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Fake News

What is it?

According to Collins English dictionary, fake news is “false, often sensational, information disseminated under the guise of news reporting” (Collins, 2017). As explored in Hunt (2016), fake news is different to:

  • Parody (where the reader understands it is not true)
  • Opinion or bias (where content reflects the author’s personal viewpoint)

Download the PDF version of this guide

Why do people write it?

The creators of fake news may have a variety of motives. They may wish to:

  • Trick you into believing a hoax
  • Push a political agenda
  • Collect advertising revenue

You may also hear genuine news stories labelled fake news to discredit them.

What’s it got to do with social media?

Fake news, in one form or other, has been around as long as writing itself—but it can be shared all over the world faster than ever before via social media.

What is an echo chamber?

Users of social media are often shown information they are expected to like or agree with. This effect is called the echo chamber. If you are in an echo chamber, you will only see information that reinforces your own pre-existing opinions and beliefs (Quattrociocchi, 2017).

Why is all this a problem?

Fake news and echo chambers may be having an affect on the way people behave in real life, especially politically (Solon, 2016). This has led to the term post-truth being used to describe society’s current relationship with information (Oxford University Press, 2016). Are we rejecting truth on the basis that it does not fall in line with our own pre-existing opinions and beliefs (Rochlin, 2017)?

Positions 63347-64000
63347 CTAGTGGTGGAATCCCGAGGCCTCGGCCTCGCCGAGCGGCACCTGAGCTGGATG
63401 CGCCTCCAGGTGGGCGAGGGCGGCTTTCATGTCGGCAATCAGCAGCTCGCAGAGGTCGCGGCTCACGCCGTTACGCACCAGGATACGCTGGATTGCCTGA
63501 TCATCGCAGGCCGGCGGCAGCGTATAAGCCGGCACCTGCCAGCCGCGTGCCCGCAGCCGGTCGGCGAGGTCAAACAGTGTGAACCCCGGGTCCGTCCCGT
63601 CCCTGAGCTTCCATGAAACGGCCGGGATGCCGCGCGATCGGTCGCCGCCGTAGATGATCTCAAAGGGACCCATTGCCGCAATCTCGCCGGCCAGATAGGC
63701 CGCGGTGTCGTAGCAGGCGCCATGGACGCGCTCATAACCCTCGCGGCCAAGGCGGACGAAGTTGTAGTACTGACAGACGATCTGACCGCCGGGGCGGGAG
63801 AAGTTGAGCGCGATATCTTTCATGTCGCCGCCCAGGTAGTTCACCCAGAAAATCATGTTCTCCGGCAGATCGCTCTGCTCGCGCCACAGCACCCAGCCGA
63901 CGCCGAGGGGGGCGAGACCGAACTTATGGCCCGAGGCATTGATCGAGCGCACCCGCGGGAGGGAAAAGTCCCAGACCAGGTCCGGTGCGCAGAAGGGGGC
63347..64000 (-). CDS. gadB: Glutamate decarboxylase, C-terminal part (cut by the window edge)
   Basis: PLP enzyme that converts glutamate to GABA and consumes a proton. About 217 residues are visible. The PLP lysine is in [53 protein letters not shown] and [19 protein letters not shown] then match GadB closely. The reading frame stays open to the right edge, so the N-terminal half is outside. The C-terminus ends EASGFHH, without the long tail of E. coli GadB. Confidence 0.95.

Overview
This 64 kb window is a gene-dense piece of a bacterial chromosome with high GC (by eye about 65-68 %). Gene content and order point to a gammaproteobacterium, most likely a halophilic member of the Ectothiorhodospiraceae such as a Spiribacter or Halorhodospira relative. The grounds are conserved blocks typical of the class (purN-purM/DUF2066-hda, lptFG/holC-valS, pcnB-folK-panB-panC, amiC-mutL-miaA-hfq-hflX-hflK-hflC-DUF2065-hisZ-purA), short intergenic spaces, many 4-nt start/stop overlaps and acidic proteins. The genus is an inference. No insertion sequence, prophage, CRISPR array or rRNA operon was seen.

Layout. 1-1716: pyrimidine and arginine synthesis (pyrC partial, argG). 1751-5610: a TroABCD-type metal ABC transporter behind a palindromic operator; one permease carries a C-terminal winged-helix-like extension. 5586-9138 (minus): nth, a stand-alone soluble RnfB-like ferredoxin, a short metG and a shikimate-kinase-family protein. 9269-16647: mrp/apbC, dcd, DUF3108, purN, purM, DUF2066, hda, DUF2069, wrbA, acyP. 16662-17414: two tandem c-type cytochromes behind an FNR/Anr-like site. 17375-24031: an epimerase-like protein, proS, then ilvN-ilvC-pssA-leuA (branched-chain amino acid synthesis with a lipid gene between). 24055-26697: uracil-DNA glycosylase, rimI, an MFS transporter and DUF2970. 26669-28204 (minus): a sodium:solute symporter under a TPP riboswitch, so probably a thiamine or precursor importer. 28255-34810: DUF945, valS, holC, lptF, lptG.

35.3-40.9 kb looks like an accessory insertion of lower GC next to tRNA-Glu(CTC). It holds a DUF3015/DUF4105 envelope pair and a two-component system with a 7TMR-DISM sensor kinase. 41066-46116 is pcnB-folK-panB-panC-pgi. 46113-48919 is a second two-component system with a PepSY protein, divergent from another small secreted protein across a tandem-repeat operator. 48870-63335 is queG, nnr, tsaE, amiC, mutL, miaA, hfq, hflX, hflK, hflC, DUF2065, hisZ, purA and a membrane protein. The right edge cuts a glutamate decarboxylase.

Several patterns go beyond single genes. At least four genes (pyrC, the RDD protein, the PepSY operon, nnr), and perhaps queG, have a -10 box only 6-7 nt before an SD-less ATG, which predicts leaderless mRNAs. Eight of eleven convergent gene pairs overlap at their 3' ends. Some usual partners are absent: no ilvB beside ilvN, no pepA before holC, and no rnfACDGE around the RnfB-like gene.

What can I do about it?

1. Identify it

Fake news only has power if people believe it to be true. Therefore the best way to fight fake news is to identify it. Do not share it or help to spread it. The critical analysis skills you develop during your studies as a University of Bedfordshire student can help you do this. To identify whether what you’re reading is fake, ask yourself questions about the resource:

  • Who wrote it?
  • Why was it written?
  • Where did it get it’s information from?
  • How was the data collected or the research conducted?
  • When was it written?

You can also look up suspicious stories on Snopes, a fact-checking website.

2. Break free from echo chambers

To determine whether or not you are in an echo chamber, ask questions about your own reading habits:

  • Am I only reading news which reinforces my own pre-existing political or cultural biases?
  • Am I only reading news which has been shared via social media?

3. Widen and vary your reading

Broaden your perspective by checking news sources which challenge your own biases, directly from the source. Don’t rely on others to share news with you.

4. Learn about news resources available in the library

For example, Newsbank and Lexis Library (online databases containing UK newspaper articles) and our print subscriptions to newspapers.


Always check a source’s references—these show where it got its information from. Can you identify any biases in this reference list?

Collins (2017) Definition of 'fake news'. Available at: (Accessed 7 November 2017).

Hunt, E. (2016) ‘What is fake news? How to spot it and what you can do to stop it’, The Guardian, 17 December. Available at: (Accessed 7 November 2017).

IFLA (2017) How to spot fake news. Available at: (Accessed: 7 November 2017).

Oxford University Press (2017) Word of the year 2016 is... Available at: (Accessed 7 November 2017).

Solon, O. (2016) ‘Facebook’s failure: did fake news and polarized politics get Trump elected?’, The Guardian, 10 November. Available at: (Accessed: 7 November 2017).

Quattrociocchi, W. (2017) ‘Inside the echo chamber’, Scientific American, 316(4), pp.60-63.

Rochlin, N. (2017) ‘Fake news: belief in post-truth’, Library Hi Tech, 35(3), pp. 386-392. doi: 10.1108/LHT-03-2017-0062

University of Bedfordshire

Study Hub» Finding & using information» Fake News